Scotland’s independent think tank
Scotland’s independent think tank

Recruitment and Retention in Rural Areas – Stephen McCabe

Despite growing up in industrial North Lanarkshire, I knew from my early teens that I wanted to become a remote rural doctor. It is what I went to medical school to do and, after 7 years of postgraduate training, I took up a post as a relief doctor for the islands of Islay and Jura in 1995 before moving on to a partnership in Portree, Skye in 1996.

I became aware almost immediately of what I regarded as a looming rural healthcare recruitment and retention crisis. In 1999 I received funding from the Scottish Executive and the Royal College of General Practitioners to spend a month in New Mexico to look at how they had addressed their own extant rural recruitment and retention crisis. On the back of this mini sabbatical I wrote two reports – one looking at alternative models of primary care provision in remote communities, the other looking at measures to address recruitment problems.

In this second report I made a number of suggestions – identifying and mentoring school pupils showing an interest in rural healthcare; allowing preferential admission to medical school for students from rural areas; developing an undergraduate medical curriculum which is student-centred, problem-based and community-orientated with a strong emphasis on the primary care setting; seeing rural healthcare as a separate speciality and developing a specialist postgraduate training programme for rural health instead of just lumping it into standard general practice training; offering financial incentives to rural working in the form of signing on fees and terminal bonuses; addressing rural infrastructure issues (roads, public transport, internet access, mobile phone signal); protecting rural primary schools; ensuring employment opportunities for the partners and spouses of health workers; providing adequate childcare; looking at affordable housing; asking communities themselves what they can do to attract and keep hold of key workers; and so on.

Fast forward 25 years and I am now a member of a number of email groups to do with primary care, some of which are world-wide in their reach. The rural recruitment and retention crisis has hit rural Scotland hard, just as I predicted it would. But what quickly becomes clear from my involvement with these ‘virtual’ email groups is that in almost every other developed country the problems with recruiting and retaining rural doctors are just as bad as if not worse than the situation in Scotland. That is certainly the case in England, Wales and Northern Ireland but what about things elsewhere?

Across the Irish Sea the situation in the Irish Republic is no better. In rural Ireland 25 – 50% of GPs are at retirement age. Speaking in 2017 Dr Padraig McGarry, then Chairman of the Irish Medical Organisation’s GP Committee, said “The loss of general practice in rural areas is similar to the loss of many services in rural Ireland. We have an increasingly older population of GPs facing retirement and young GPs are not prepared to come in under present circumstances of excessive hours and poor supports. There is a very real threat that GPs in the worst affected counties will not be replaced. We might have areas in rural Ireland, particularly west of the Shannon, where they will not be able to attract GPs.”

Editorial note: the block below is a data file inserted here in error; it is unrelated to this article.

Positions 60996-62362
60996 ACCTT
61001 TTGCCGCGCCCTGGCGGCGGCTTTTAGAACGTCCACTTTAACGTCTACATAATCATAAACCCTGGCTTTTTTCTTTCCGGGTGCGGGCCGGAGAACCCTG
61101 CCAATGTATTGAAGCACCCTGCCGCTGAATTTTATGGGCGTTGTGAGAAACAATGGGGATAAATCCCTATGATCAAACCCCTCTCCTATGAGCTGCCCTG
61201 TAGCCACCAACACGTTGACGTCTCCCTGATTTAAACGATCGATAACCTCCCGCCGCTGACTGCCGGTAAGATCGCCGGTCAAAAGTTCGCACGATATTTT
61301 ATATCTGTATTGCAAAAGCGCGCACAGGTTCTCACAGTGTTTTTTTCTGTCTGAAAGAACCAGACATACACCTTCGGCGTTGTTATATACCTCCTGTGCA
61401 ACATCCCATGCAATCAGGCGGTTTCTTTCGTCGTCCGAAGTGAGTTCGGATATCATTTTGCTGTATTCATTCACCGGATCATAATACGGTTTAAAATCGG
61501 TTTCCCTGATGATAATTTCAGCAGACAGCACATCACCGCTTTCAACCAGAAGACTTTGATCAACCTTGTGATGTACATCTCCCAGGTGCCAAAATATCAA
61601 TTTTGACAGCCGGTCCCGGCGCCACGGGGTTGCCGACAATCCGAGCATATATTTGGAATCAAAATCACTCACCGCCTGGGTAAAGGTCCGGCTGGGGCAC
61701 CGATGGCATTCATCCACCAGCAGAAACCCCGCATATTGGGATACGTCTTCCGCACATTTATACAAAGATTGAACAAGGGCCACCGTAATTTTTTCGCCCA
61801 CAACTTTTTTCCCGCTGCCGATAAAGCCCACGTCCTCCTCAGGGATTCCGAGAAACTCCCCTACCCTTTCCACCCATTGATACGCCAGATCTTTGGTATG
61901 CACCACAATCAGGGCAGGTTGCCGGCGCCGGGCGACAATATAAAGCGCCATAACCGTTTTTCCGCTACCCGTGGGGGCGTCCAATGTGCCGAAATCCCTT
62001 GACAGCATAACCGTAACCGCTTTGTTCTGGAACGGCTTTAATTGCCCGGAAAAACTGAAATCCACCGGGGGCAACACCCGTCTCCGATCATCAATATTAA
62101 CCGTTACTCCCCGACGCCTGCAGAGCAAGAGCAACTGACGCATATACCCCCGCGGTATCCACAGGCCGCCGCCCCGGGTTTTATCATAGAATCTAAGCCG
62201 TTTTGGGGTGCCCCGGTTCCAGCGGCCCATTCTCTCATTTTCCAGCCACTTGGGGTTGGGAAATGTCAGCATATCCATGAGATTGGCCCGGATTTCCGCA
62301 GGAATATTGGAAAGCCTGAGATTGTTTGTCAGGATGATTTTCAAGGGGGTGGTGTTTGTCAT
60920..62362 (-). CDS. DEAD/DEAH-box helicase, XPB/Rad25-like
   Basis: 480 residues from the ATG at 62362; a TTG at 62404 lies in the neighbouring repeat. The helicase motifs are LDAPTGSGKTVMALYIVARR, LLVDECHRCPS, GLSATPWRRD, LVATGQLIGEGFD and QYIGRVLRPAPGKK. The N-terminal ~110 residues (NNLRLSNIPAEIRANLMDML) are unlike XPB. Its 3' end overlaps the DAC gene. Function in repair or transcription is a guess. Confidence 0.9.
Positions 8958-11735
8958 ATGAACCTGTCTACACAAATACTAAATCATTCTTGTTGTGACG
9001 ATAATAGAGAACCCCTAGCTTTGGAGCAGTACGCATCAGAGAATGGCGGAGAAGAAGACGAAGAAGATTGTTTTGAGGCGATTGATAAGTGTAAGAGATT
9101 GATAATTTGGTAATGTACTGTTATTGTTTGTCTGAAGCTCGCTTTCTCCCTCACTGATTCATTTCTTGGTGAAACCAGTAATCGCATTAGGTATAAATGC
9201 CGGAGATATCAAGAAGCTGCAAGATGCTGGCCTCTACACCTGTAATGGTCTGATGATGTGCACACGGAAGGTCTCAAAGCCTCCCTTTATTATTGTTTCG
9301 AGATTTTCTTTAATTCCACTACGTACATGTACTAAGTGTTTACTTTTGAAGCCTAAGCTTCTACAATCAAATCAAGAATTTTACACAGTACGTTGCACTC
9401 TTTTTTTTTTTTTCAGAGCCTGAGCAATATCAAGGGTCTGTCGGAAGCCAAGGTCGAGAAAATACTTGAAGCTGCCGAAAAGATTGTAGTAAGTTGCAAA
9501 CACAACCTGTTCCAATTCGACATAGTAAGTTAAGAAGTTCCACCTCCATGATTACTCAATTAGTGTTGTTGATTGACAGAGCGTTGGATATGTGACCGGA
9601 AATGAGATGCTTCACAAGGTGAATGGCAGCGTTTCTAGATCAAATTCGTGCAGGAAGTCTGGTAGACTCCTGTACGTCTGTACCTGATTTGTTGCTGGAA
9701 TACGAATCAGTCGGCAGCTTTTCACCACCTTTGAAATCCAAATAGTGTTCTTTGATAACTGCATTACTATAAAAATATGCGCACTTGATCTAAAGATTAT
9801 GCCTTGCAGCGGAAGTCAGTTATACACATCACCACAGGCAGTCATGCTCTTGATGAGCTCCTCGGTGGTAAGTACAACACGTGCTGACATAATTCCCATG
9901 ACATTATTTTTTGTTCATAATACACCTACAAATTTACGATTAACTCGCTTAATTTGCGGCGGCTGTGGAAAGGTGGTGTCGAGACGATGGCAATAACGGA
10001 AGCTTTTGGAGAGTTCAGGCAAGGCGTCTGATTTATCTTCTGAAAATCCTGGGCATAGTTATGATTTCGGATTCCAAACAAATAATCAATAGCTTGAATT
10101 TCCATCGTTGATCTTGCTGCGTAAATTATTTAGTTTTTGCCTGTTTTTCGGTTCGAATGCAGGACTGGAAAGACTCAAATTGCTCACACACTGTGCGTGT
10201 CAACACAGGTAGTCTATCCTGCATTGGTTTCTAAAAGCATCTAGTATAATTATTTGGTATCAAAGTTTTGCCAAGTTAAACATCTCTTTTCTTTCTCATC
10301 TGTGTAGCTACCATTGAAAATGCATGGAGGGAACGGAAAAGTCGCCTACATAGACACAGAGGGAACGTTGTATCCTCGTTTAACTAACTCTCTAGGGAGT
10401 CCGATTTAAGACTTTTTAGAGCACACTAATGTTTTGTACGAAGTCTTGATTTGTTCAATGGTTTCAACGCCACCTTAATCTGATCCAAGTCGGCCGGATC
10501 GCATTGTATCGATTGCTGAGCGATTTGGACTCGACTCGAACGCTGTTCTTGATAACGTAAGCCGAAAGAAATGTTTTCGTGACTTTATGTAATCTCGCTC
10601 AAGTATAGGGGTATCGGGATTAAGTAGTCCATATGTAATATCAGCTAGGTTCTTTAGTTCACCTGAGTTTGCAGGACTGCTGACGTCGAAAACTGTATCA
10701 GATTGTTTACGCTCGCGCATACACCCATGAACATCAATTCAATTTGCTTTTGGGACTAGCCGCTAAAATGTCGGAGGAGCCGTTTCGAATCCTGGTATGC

In Ireland a reduction in funding has been highlighted as a key issue – specifically the Financial Emergency Legislation of 2009 which saw funding to many rural practices cut by as much as a third or more.

The rest of Europe is fairing little better. In Germany, for example, one third of rural GPs are over 60 and the majority are struggling to find anyone to replace them when they retire. And in many parts of neighbouring Austria rural GPs have all but disappeared.  In 2020 the European Commission reported a shortage of doctors, nurses and healthcare assistants in almost every European Union country and in 2022 the European Public Services Union put the figure for these shortages at around 2 million workers.

In September 2022 the World Health Organisation published a report entitled Health and Care Workforce in Europe: Time to Act, which found that 40% or more doctors in one third of all European and Central Asian countries were close to retirement age. The highest rates were seen in Italy at 60% and Latvia at 50% and overall across the EU the average rate was 30%. The figures for nurses were only marginally better.

In Sweden, despite it being a wealthy country with a long tradition of state-funded healthcare and welfare, they cannot recruit rural GPs either and rural hospitals are being closed because they cannot staff them and rural social services cannot be delivered for the same reasons.

In rural north Iceland there are waiting times of up to six weeks to see a GP in Akureyri, by no means an isolated social or cultural backwater. In June 2018 Jón Helgi Björnsson, the director of the Health Care Institution of North Iceland said “What we are struggling with is the difficulty of enlisting doctors to work here. There are simply too few doctors for the clinics we have. It’s maybe a little easier in Akureyri, but generally speaking, it’s just really difficult to hire a doctor to work in the countryside.”

In Portugal doctors are opting to work in private healthcare leaving vacancies in the National Health Service there unfilled. In Eastern European countries like Bulgaria, Romania and Serbia the emigration of medical graduates has left those countries with severe shortages.

Writing in Politico in November 2022, Sarah-Taissir Bencharif reported on the situation in the rural town of Le Vigan in France’s Massif Central. Here in the face of three GPs reaching retirement age they had tried to future-proof the local healthcare services by building and creating a new multidisciplinary healthcare centre in the hope of attracting younger doctors. But after 5 years of looking no potential replacements came forward. She goes on to point out that 44% of French GPs are reaching retirement age and 7 million French people have no access to a referring GP and nearly one third of the entire French population lives in a region with poor access to GPs.